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Kentucky Senate Budget Keeps Most Of Bevin’s Cuts, No New Revenue


Republicans in the state Senate have proposed keeping most of the budget cuts sought by Gov. Matt Bevin, while rejecting House Republicans’ plan toraise about $500 million through taxes on cigarettes and pain pills.

The Senate’s version of the budget restores cuts Bevin had proposed for public school transportation funds, but colleges and universities would still see spending reductions.

Sen. Chris McDaniel, chair of the Senate budget committee, said the higher education cuts would go to fund several individual programs across the state’s college and universities.

“We pushed an additional $23 million per year, which roughly works out to the same amount of the 6.25 percent cuts,” McDaniel said. “We’re just modernizing the way we handle higher education funding.”

Bevin’s budget proposed reducing most state spending by 6.25 percent and eliminating 70 programs across state government.

The Senate’s version would restore some of those programs, including the Kentucky Poison Control Center, the Kentucky Mesonet weather monitoring system, the Robinson Scholarship at the University of Kentucky and the Center for Applied Energy Research.

The Senate budget would block the state from entering into new contracts with private prison companies — though the current contract for Nashville-based CoreCivic to operate a prison in Beattyville would continue to go forward.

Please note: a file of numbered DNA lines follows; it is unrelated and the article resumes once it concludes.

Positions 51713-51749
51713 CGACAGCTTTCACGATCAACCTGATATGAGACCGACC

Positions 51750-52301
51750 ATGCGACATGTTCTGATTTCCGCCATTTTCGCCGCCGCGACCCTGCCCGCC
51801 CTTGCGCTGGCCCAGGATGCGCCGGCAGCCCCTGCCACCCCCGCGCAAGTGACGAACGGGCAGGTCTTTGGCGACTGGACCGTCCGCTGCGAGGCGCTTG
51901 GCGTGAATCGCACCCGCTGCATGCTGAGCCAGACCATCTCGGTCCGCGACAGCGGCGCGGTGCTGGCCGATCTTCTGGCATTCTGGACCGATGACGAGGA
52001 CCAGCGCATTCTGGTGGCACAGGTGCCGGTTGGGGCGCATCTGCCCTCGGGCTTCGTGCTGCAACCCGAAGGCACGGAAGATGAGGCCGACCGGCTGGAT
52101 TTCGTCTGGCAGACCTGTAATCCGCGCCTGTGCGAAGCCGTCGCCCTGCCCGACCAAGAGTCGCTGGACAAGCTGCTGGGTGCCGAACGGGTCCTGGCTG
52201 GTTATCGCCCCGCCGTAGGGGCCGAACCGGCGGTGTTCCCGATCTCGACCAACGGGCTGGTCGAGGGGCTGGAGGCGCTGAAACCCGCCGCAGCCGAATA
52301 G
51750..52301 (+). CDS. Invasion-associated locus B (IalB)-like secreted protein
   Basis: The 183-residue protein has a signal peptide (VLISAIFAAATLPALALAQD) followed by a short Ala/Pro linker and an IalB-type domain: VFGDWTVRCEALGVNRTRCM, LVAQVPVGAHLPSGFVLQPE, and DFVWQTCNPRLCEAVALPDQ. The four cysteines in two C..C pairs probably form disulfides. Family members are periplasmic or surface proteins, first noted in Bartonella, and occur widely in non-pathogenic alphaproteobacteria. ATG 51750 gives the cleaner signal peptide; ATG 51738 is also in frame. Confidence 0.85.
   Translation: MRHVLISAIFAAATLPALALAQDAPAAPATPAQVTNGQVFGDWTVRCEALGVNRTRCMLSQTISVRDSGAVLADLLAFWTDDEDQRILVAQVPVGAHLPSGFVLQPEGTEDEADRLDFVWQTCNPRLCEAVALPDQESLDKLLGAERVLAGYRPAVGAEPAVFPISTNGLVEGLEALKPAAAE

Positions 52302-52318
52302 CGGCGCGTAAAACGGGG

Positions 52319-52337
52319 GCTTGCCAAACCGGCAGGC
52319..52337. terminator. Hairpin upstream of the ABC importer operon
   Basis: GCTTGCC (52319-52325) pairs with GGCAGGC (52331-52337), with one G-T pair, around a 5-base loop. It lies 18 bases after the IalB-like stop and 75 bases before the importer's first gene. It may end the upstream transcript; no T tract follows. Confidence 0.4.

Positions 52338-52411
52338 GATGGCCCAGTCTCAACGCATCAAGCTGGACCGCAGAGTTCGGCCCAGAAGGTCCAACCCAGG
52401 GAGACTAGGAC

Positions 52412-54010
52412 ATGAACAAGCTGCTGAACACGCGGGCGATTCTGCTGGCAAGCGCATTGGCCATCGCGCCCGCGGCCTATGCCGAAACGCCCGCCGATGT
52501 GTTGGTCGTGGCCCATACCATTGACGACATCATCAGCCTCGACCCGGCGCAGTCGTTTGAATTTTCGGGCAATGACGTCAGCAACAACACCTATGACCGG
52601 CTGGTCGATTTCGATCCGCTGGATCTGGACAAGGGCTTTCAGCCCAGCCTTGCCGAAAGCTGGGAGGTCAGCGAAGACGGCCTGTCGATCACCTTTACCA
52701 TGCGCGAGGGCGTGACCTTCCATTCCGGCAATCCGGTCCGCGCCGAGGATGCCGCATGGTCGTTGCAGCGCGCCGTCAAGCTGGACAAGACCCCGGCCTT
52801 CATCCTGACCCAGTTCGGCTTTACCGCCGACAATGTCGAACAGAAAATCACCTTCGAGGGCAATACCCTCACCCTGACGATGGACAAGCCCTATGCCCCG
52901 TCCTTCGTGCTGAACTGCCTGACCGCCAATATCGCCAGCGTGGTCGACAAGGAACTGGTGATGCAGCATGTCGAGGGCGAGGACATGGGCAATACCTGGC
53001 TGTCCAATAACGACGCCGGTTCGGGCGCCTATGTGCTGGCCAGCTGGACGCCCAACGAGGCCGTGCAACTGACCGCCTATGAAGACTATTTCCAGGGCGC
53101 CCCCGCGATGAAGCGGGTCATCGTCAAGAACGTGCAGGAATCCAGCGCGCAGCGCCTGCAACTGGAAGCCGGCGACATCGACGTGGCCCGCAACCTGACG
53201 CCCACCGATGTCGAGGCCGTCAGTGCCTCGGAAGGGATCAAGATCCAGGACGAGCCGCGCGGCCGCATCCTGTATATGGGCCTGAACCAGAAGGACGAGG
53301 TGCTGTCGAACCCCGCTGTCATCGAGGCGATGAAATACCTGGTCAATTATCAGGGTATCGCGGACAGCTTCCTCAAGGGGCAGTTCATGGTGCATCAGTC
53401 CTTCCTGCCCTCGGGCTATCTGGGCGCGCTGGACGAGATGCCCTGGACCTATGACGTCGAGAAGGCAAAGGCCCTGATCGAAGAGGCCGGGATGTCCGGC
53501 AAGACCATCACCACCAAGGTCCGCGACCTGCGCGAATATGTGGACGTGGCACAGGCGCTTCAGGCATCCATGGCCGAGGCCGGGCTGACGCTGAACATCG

Instead, the Senate budget would shift more state prisoners to county jails and also prioritize prison beds for state use before housing federal inmates.

Kentucky officials have warned that the state’s prisons will run out of space by 2019.

The Senate budget also keeps Bevin’s proposal to put about $3.3 billion into the Kentucky pension systems over the next two years — a massive amount equal to about 15 percent of total state spending.

But more of that money would go into the state’s two worst-funded pension plans: the main fund for non-hazardous duty state workers and the fund for state police officers.

Earlier this month, the state House of Representatives voted to generate new revenue by increasing Kentucky’s cigarette tax from 60 cents per pack to $1.10 per pack and creating a 25 cent tax on prescription pain killers.

McDaniel said there wasn’t support for those two measures in the Senate but other revenue-raising measures could be considered before the end of this year’s legislative session.

“I think a lot of the members of the Senate are willing to see a modernized tax code that may end up raising some revenues,” McDaniel said. “We’ll have to see what our House colleagues propose. But certainly I think that there’s a willingness on our side.”

The budget and revenue bills passed out of committee on Tuesday morning and could be considered by the full Senate as soon as Tuesday afternoon.

If the bill passes, lawmakers from both the House and Senate will negotiate a final budget to submit for Gov. Bevin’s consideration.

Ryland Barton is the Managing Editor for Collaboratives. He's covered politics and state government for NPR member stations KWBU in Waco and KUT in Austin. He has a bachelor's degree from the University of Chicago and a master's degree in journalism from the University of Texas. He grew up in Lexington.

Email Ryland at
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